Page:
From police to parole and courts to jail and almost all other social work areas are thronged with racial bias. The recent anti-racism protests have also sparked a conversation about the culture and policies of Canadian prison systems. Racial biases are often only identified in some social institutions. Accepting that racism exists is a good start, but the identification of all forms of racialism is also crucial. The police are just one of many factors that contribute to racialism. Colonialism also another factor.
When the official government took control 150 years ago for the second-largest country, they were well aware that they were not well equipped to subdue natives. They knew that it would not be an easy task to assert sovereignty over newly purchased Rupert’s Land. The time has since changed, legislations evolved, yet colonial regime is still a part of our system. Our society is full of racist structures, police being the most prominent tip of a submerged iceberg. From police forces to parole and courts to jail and almost all other social work areas are thronged with racial bias.
The Indigenous children, for example, can be taken away from their parents. These children are placed in foster care by social workers. The white oriented foster care system provides no oversight to them and leaves them on their own when they age out at 18. They have no support and can come to be in trouble with the police. Moreover, they are unable to defend themselves in our fair courts. They face jail sentences and have their life spiraling downwards. Since 2012, there has been an increase of about 21.3% in the indigenous inmate population at the time of writing. For the very same, the percentage of non-indigenous inmates decreased by 11.8%. The overall population of indigenous females in Canada is about just 4% compared with the general statistics (census data from Statistics Canada 2011). However, the percentage of female indigenous offenders is 37.9% of the total female inmate population.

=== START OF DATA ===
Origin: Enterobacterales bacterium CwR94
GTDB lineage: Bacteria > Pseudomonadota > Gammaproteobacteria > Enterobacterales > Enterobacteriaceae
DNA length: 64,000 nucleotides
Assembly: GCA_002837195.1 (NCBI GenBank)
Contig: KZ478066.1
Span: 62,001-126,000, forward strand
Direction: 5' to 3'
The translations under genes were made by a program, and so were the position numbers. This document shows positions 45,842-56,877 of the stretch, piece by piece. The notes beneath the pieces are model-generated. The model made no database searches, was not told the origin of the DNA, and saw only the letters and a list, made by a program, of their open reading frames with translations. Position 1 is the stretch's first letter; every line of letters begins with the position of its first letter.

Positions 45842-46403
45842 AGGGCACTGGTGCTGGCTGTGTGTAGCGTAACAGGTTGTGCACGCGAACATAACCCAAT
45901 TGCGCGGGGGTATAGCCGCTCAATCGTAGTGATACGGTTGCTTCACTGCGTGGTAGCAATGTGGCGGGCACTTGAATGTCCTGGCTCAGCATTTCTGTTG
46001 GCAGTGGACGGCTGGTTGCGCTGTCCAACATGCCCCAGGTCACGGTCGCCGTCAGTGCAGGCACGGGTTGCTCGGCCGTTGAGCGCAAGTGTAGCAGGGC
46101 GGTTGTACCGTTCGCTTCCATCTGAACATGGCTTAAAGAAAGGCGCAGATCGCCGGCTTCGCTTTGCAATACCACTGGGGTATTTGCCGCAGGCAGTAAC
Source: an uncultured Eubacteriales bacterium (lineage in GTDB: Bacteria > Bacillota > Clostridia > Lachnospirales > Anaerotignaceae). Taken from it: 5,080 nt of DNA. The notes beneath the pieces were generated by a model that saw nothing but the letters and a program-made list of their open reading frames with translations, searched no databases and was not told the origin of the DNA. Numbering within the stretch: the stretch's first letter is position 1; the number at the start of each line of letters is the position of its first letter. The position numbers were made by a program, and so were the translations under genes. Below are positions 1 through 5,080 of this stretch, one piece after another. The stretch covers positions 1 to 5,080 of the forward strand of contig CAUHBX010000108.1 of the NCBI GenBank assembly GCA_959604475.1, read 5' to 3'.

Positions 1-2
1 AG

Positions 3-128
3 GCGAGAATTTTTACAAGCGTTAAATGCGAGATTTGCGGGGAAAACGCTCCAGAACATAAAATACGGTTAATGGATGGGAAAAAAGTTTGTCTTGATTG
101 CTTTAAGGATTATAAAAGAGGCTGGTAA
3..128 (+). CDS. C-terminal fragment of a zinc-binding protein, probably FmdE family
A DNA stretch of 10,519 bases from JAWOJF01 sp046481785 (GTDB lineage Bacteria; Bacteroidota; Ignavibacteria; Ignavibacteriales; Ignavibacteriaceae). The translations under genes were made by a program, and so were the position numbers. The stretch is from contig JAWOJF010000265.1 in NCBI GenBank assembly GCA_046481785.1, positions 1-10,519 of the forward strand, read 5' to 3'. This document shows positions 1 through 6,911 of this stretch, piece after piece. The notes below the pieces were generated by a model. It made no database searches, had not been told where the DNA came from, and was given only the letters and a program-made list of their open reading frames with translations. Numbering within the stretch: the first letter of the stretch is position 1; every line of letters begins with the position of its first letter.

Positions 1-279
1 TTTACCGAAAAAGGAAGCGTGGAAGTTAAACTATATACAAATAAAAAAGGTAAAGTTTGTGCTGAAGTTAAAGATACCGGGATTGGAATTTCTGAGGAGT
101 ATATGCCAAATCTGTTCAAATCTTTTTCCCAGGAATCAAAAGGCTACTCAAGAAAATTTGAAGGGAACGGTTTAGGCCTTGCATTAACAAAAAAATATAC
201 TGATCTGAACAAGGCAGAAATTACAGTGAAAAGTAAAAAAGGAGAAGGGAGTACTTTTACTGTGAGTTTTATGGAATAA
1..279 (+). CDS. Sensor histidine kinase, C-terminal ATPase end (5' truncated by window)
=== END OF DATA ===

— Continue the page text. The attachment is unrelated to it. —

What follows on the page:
In the past few decades, the police force has become more militarized and sophisticated across North America. They now have body armors, an automatic firing range, and most a military-grade assault vehicle. Although it might seem that decreasing funding for the police is a viable option, but it is not that feasible in reality. Public opinion should be a vital input of policing policies and peacekeeping. Police are protectors of people, and the verdict of people strengthens their trust in them.
Every public institute should be ready to change, evolve as per the time, face scrutiny, and still grow. The police force is a public institute, but jails, social agencies, and the overall justice system are all regarded as private entities. They operate under shroud secrecy. But now, it is time to review how institutional racialism works in our society. How it affects people of color in Canada? The recent international movement Black Lives Matter has created a crucial time for a positive change in society.
Trudeau nominates first judge of colour to sit on Supreme Court
Prime Minister Justin Trudeau on Thursday made history by nominating the first judge of color to sit on the country’s Supreme Court, which has only ever had white justices in its 146-year existence.
Mahmud Jamal, who has been a judge on Ontario‘s court of appeal since 2019, trained as a lawyer and appeared before the Supreme Court in 35 appeals addressing a range of civil, constitutional, criminal and regulatory issues.
“He’ll be a valuable asset to the Supreme Court – and that’s why, today, I’m announcing his historic nomination to our country’s highest court,” Trudeau said on Twitter.
Trudeau has frequently said there is a need to address systemic racism in Canada.
Jamal, born in Nairobi in 1967, emigrated with his family to Britain in 1969 where he said he was “taunted and harassed because of my name, religion, or the color of my skin.”
In 1981 the family moved to Canada, where his “experiences exposed me to some of the challenges and aspirations of immigrants, religious minorities, and racialized persons,” he said in a document submitted to support his candidacy.